Despite countless international resolutions against women trafficking, victims in Europe remain largely unprotected, say two authors.This content was published on May 3, 2008 - 18:39
Corinna Milborn and Mary Kreutzer say that with only a month to go until Euro 2008 kicks off in Basel, the prostitution industry is getting into gear.
"We can already see how things are 'warming up' and how more and more women are being brought to the venues," Milborn told swissinfo.
But women's organisations in Switzerland are also making themselves heard. The coalition "Euro 08 against women trafficking" for example has launched an information campaign and is also running an internet site and hot line.
Euro 2008 is being co-hosted by Switzerland and Austria and runs from June 7-29.
The two authors, both from Austria, examined women trafficking from Africa, especially Nigeria, and forced prostitution in Europe for their book "Ware Frau" (Female goods: tracing modern slavery from Africa to Europe. Ecowin, 2008).
They spoke to victims, traffickers and people who pay for sex. In the book they also criticise current legislation and the police.
"The state as pimp" is how they provocatively denounce Europe. "The state system in Europe promotes women trafficking by turning down legal entry from Africa," Milborn said. "What's more, there are also corrupt officials who sell Visas."
She admits that work is being done to combat women trafficking, but only as part of a larger criminal network – and with little consideration for the victims, who are frightened of speaking out or taking action against the traffickers.
Sold by families
Women trafficking is lucrative. More money can be earned by trafficking and forced prostitution than by trading drugs and arms.
The European Union estimates that every year some 120,000 women are smuggled into Europe, where they are forced into prostitution. In Switzerland the figure is 3,000.
Milborn and Kreutzer discovered that many victims in Africa come from rural areas where it is almost impossible to break out of the patriarchal family structure and find work.
"Many of them do not make their own decisions but are instead sold by their families," Milborn said.
At first the authors were vexed by the fact that the pimping networks in Africa are predominantly controlled by women.
"But that does have a certain logic," Milborn explained. "Continuing the suffering reflects the classic mechanism whereby beaten children turn into abusive parents."
She points out that if an African prostitute in Europe wanted to get out of prostitution having paid off the smuggling costs, it would be impossible to find legal work.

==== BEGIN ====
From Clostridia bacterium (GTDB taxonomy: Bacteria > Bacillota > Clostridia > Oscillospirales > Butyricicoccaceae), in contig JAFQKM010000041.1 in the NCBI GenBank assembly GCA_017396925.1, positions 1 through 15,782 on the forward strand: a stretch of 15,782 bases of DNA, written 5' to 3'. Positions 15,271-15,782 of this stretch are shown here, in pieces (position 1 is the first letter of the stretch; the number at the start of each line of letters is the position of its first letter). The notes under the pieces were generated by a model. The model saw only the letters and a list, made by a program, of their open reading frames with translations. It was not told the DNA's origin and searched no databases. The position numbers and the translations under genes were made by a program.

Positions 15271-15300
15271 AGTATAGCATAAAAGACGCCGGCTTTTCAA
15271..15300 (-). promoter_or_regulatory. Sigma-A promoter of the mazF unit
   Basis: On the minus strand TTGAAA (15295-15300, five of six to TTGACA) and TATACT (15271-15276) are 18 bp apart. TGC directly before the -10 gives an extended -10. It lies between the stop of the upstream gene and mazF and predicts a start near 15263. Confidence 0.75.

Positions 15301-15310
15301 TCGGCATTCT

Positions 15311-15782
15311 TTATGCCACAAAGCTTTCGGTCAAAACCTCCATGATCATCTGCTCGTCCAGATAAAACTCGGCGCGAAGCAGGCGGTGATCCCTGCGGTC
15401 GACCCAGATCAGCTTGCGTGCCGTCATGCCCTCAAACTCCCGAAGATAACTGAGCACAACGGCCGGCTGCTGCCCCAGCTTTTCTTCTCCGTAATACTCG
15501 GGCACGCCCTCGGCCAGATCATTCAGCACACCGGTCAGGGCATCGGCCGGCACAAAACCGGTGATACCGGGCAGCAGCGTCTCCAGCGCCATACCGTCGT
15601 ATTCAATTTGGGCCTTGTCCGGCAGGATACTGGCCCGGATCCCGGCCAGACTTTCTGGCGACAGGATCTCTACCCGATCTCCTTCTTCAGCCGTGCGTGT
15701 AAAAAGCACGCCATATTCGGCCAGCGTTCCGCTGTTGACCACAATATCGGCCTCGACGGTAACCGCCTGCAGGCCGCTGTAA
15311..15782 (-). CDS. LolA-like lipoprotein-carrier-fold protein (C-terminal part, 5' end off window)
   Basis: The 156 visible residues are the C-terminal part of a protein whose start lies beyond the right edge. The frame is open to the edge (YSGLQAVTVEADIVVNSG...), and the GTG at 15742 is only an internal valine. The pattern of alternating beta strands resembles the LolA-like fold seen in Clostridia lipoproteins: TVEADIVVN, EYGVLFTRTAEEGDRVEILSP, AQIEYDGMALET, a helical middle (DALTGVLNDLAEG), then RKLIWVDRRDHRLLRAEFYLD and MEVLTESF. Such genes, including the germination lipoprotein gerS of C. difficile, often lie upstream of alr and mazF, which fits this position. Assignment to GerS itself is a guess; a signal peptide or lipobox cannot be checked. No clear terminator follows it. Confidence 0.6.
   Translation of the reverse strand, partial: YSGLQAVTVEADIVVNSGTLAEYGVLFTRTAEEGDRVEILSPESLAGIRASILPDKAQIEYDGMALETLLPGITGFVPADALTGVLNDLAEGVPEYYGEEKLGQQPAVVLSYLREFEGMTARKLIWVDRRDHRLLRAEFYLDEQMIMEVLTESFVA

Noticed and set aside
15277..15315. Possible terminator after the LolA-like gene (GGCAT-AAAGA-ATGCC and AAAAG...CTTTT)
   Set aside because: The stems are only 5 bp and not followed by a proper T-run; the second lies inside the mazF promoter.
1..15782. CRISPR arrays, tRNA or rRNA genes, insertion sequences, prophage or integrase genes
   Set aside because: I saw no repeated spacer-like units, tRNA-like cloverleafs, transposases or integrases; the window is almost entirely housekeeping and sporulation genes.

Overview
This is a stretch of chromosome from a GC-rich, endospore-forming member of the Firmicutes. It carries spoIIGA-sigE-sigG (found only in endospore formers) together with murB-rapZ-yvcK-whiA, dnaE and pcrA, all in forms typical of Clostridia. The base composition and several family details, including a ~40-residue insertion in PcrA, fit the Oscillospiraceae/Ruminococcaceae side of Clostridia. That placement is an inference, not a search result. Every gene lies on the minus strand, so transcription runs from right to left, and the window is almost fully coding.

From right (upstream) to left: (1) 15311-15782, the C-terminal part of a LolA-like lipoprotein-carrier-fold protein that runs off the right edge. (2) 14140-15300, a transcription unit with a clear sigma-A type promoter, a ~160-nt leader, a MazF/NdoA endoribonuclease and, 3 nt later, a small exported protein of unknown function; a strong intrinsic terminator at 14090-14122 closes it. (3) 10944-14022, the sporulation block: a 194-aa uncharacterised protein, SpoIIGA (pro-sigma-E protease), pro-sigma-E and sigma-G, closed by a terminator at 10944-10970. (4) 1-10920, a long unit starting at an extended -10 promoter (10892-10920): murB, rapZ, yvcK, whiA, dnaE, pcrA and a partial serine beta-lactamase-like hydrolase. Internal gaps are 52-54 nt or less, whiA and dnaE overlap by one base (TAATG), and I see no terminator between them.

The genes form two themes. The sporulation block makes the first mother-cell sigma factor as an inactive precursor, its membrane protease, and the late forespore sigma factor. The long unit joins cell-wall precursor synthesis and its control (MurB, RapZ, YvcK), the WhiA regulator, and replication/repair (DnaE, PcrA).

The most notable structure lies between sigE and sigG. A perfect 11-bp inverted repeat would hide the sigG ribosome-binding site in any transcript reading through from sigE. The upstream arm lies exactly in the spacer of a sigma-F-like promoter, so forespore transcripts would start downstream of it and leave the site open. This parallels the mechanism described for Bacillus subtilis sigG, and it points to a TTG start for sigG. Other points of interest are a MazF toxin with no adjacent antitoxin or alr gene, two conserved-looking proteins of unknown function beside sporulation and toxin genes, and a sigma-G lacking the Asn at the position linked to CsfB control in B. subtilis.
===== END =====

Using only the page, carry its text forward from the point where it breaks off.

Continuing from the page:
"So she returns to the area of work that had previously hurt her, but this time as a pimp."
The route of human trafficking leads from Nigeria and other African countries directly to Italy.
Since the 1980s women trafficking has spread from Turin as a reloading point across all of Europe. Switzerland, which borders Italy, is particularly affected.
In Switzerland, as a result of measures against illegal immigration many victims of forced prostitution are criminalised as illegal immigrants and deported, according to the Swiss Information Centre for Women.
For that reason another Swiss women's organisation, Terre des Femmes, is demanding that victims of human trafficking and forced prostitution be allowed to remain in Switzerland in every case. Until now this has only been possible if the victims are prepared to give evidence in court – something most are too scared to do.
swissinfo, Susanne Schanda
Prostitution is legal in Switzerland but prostitutes have to register with city authorities and health authorities and get regular health checks.
Pimping is illegal and uncommon: most prostitutes operate independently from small studios via mobile phones. They cannot display their wares.
Human trafficking in persons can carry a prison sentence of up to 20 years and coercing a person into prostitution is punishable with up to ten years in prison. Besides trafficking for the purpose of sexual exploitation, legislation is being amended to make trafficking to exploit labour and the removal of human organs punishable offences.
L permits were created in 1975 and allow women from countries that do not have a free labour accord with Switzerland to work as dancers in cabaret clubs for up to eight months.
A Swiss federal police report last year estimated that the sex industry generates SFr3.2 billion ($2.6 billion) per year in Switzerland.
The number of prostitutes working in Zurich rose 20% between 2003 and 2005 with 14,000 registered sex workers in the country in 2005.
The report also estimated that between 1,500 and 3,000 victims of human trafficking were in the country in 2005.
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